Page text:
Azerrad agrees, recognising readers' need for depth over brevity.

"They can't write something very brief, because that will not do justice to all the work someone put into this music. So we give our writers the space to do that. And it turns out that a lot of people want to read longer pieces that dig deep into the music. So it has worked out very well."

Although The Talkhouse uses internal ads on its site and will slowly introduce more advertising in the future, staff hope to keep it free from any other corporate influence. It also plans to branch out into other forms of media criticism like TV and books later in the year. The Talkhouse already expanded into film last year with former Filmmaker Magazine managing editor Nick Dawson at the helm. "He's had some great contributors," Azerrad notes, including Joe Swanberg, Rian Johnson, Bret Easton Ellis and Kim Cattrall, among others.

As The Talkhouse branches out further, Azerrad says the Internet has been good for music writing in general. However, it also means combing through a lot of the bad, especially with everyone with a blog and an opinion getting in on the action, meaning a lot of duds in amongst the diamonds.

"The good thing is, now everybody can do it. The bad thing is, now everyone can do it," he explains. "There are far more people writing about music now -- which means they are also thinking more about it, which is great. Unfortunately, most of it doesn't have a very interesting point of view. But a musician writing about music, that's automatically interesting."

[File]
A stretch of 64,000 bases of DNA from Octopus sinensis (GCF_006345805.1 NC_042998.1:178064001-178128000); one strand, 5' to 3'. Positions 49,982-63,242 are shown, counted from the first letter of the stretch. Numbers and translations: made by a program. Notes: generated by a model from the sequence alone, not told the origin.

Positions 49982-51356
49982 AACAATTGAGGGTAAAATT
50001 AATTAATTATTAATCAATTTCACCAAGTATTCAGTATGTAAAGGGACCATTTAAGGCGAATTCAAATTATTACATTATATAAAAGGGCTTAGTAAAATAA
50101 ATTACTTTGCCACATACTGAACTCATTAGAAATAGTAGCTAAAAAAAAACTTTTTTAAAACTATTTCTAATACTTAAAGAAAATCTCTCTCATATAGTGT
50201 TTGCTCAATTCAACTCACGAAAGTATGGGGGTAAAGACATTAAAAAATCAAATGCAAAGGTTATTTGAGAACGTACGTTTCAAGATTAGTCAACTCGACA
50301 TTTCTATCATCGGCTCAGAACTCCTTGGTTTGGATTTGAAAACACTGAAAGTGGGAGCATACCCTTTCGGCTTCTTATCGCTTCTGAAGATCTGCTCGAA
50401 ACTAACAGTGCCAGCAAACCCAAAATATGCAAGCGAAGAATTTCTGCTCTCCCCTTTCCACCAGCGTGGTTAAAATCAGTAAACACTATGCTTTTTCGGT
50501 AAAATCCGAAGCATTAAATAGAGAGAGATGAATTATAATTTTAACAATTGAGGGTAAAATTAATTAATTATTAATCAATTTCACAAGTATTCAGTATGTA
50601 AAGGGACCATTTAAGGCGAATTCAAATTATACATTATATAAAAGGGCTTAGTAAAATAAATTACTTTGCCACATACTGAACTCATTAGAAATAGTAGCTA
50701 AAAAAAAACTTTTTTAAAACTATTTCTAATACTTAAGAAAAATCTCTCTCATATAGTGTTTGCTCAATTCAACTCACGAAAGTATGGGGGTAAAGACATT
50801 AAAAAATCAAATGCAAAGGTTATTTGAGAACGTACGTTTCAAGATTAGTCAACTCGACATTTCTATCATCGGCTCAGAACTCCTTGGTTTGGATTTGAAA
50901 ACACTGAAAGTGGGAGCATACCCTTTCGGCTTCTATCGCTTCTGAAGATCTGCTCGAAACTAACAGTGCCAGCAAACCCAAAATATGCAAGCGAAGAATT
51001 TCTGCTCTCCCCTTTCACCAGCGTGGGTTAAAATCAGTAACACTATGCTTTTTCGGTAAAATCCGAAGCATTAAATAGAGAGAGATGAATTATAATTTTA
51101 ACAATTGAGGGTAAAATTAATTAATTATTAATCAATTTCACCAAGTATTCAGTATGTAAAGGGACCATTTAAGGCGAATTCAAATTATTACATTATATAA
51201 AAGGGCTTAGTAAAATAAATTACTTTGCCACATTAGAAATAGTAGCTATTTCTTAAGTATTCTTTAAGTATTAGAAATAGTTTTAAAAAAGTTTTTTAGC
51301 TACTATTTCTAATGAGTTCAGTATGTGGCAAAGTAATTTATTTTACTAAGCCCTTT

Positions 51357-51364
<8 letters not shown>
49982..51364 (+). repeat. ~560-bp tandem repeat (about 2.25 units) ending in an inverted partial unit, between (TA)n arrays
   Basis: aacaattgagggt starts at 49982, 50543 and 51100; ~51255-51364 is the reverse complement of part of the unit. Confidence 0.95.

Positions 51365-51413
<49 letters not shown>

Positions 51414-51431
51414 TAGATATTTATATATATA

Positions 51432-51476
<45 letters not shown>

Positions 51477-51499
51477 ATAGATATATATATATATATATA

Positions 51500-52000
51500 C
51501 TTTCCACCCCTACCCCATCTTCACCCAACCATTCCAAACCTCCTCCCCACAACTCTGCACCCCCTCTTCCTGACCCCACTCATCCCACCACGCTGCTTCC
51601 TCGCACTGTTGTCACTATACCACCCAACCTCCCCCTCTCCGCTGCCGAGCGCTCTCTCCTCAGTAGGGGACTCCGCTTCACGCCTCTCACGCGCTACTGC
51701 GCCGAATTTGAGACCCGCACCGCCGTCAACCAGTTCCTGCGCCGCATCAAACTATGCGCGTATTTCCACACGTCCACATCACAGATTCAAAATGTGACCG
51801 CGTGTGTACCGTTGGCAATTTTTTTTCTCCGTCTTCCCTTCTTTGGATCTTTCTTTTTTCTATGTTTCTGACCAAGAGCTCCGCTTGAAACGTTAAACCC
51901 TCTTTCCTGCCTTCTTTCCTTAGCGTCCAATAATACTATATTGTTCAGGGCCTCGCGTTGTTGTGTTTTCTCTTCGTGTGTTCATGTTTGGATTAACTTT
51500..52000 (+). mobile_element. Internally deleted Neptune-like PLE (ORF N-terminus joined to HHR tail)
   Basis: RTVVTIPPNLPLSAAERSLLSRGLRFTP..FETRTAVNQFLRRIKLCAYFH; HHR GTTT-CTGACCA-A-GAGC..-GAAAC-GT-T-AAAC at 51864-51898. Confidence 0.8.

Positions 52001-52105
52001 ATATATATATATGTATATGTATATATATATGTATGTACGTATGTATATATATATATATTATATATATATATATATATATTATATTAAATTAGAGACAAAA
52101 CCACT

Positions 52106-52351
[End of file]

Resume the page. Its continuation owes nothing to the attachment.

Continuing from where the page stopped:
That's not to say there's no place for traditional critics in music. But Azerrad believes it's been a long time coming for musicians to be asked their perspective on the very medium in which they work.

"I would like to make it very clear that I still think there is a place for critics who are not musicians. There are some critics who are great, and their voices are very valuable. But until now, very few people have asked musicians what they think about music, and their insights are unique and worthwhile. That is what the Talkhouse is for."

You can visit The Talkhouse by heading here.